Although the new tool requires further improvement, the preliminary results demonstrate its capability to handle, analyze and manage all the available spatial data that are directly or indirectly linked with the earthquake-related geohazards (i.e., topographical, geological, geotechnical, seismotectonical, and seismological data) and to support the geoscientists and engineers to quantify the geohazards and the relevant risks and to make a prompt and clear distinction between the actual critical areas, that a lifeline cannot cross, and the non-critical areas, that a lifeline can safely cross.

Author Contributions

YT and PP supervised the study and guided DC to carry out the literature review and NM to perform the required runs for the dynamic analyses. PP also assisted NM to develop the numerical models. All authors analyzed and interpreted the results and contributed to the completion of the manuscript.

Funding

This research was co-financed by the Greece and the European Union (European Social Fund – ESF) through the Operational Programme “Human Resources Development, Education and Lifelong Learning” in the context of the project “Strengthening Human Resources Research Potential via Doctorate Research” (MIS-5000432), implemented by the State Scholarships Foundation (IKY).

Conflict of Interest

The authors declare that the research was conducted in the absence of any commercial or financial relationships that could be construed as a potential conflict of interest.

The reviewer MF declared a shared affiliation, with no collaboration, with the authors to the handling editor at the time of review.

Frontiers Media SA remains neutral with regard to jurisdictional claims in published maps and institutional affiliations.

Acknowledgments

The authors are grateful to Mr. S. Tsougkranis and Mr. D. Chavelas for their valuable contribution to the development of the computational tool. This work is based on services provided by the OpenTopography Facility.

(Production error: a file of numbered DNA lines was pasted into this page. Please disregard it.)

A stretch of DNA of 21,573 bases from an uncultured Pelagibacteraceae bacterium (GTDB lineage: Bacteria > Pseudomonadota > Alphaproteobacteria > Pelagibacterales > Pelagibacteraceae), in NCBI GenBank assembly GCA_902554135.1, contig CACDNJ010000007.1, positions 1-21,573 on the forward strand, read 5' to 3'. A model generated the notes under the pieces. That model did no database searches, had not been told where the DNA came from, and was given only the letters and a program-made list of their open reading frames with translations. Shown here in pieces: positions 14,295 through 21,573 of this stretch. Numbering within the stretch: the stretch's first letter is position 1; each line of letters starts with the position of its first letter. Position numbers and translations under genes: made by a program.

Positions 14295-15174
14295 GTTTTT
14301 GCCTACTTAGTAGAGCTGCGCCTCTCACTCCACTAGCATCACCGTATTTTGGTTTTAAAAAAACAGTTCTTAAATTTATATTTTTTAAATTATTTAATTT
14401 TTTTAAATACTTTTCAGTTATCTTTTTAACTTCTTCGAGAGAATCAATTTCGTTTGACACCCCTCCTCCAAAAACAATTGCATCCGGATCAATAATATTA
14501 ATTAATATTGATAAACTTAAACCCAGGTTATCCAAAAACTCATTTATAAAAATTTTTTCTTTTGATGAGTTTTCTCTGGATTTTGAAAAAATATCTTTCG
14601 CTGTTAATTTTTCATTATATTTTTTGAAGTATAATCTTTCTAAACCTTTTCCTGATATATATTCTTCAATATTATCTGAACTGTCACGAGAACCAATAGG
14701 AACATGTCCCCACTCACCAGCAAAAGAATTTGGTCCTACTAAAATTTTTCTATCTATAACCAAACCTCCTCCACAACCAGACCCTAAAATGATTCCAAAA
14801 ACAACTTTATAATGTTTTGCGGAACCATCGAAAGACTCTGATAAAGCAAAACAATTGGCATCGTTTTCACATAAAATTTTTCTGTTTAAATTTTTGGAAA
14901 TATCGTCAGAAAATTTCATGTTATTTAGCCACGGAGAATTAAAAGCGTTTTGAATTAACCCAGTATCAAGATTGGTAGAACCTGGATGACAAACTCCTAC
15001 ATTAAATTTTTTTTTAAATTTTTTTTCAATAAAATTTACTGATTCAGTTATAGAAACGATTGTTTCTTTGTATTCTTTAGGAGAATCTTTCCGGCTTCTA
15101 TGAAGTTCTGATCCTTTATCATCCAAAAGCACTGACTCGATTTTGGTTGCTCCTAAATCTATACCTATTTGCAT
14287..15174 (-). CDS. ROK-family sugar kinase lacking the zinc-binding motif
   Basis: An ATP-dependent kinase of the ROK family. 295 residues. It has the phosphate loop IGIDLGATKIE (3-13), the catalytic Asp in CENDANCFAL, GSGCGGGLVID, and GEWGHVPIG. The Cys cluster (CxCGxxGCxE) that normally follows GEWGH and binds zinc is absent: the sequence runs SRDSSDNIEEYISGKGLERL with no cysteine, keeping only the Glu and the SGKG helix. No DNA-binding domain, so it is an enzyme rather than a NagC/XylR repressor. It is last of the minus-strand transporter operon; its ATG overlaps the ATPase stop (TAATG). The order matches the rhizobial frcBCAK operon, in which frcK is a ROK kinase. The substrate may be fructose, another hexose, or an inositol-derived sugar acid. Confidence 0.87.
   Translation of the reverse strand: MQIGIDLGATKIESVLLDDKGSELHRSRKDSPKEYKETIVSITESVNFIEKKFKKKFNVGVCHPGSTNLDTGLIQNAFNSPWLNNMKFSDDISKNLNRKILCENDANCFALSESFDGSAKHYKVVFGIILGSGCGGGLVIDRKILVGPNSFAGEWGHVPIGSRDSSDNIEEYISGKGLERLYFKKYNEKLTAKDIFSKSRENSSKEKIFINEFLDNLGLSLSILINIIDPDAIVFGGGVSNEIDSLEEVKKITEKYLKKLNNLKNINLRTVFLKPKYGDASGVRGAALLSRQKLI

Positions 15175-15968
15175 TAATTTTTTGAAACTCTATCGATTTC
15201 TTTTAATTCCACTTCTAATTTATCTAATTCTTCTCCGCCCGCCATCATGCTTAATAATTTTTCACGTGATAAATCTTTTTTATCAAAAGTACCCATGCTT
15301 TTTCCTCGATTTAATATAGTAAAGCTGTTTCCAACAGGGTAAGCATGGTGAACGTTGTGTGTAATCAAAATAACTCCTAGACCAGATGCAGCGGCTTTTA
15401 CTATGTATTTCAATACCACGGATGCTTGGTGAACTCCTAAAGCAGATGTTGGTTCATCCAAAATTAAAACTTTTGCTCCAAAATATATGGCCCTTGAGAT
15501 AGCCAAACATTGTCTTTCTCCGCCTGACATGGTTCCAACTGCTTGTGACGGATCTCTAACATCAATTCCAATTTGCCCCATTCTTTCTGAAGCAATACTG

Footnotes

  1. ^ Open Topography, April 26, 2018, accessed December, 2019, https://opentopography.org/.
  2. ^ Global Multi-Resolution Topography Data Synthesis, October, 2019, accessed December, 2019, https://www.gmrt.org/.
  3. ^ Natural Earth, 2009, accessed December, 2019, https://www.naturalearthdata.com/.
  4. ^ National Oceanic and Atmospheric Administration, accessed December, 2019, https://www.ngdc.noaa.gov/.
  5. ^ Flanders Marine Institute, “IHO Sea Areas, version 3,” MarineRegions.org, 2018, accessed December, 2019, https://www.marineregions.org/.
  6. ^ Gennesseaux M. and Winnock E., “International Bathymetric Chart of the Mediterranean (IBCM),” Intergovernmental Oceanographic Commission, 1993, accessed December, 2019, https://www.ngdc.noaa.gov/mgg/ibcm/ibcmsedt.html.

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Keywords: offshore lifelines, pipelines and cables, route optimization, geohazards, finite element analysis, geographic information system

Citation: Makrakis N, Psarropoulos PN, Chatzidakis D and Tsompanakis Y (2020) Route Optimization of Offshore Lifelines Taking Into Account Potential Earthquake-Related Geohazards. Front. Built Environ. 6:112. doi: 10.3389/fbuil.2020.00112

Received: 06 March 2020; Accepted: 17 June 2020;
Published: 14 July 2020.

Edited by:

Eleni N. Chatzi, ETH Zürich, Switzerland

Reviewed by:

Michalis Fragiadakis, National Technical University of Athens, Greece
You Dong, The Hong Kong Polytechnic University, Hong Kong
Vagelis Plevris, OsloMet – Oslo Metropolitan University, Norway

Copyright © 2020 Makrakis, Psarropoulos, Chatzidakis and Tsompanakis. This is an open-access article distributed under the terms of the Creative Commons Attribution License (CC BY). The use, distribution or reproduction in other forums is permitted, provided the original author(s) and the copyright owner(s) are credited and that the original publication in this journal is cited, in accordance with accepted academic practice. No use, distribution or reproduction is permitted which does not comply with these terms.

*Correspondence: Yiannis Tsompanakis, jt@science.tuc.gr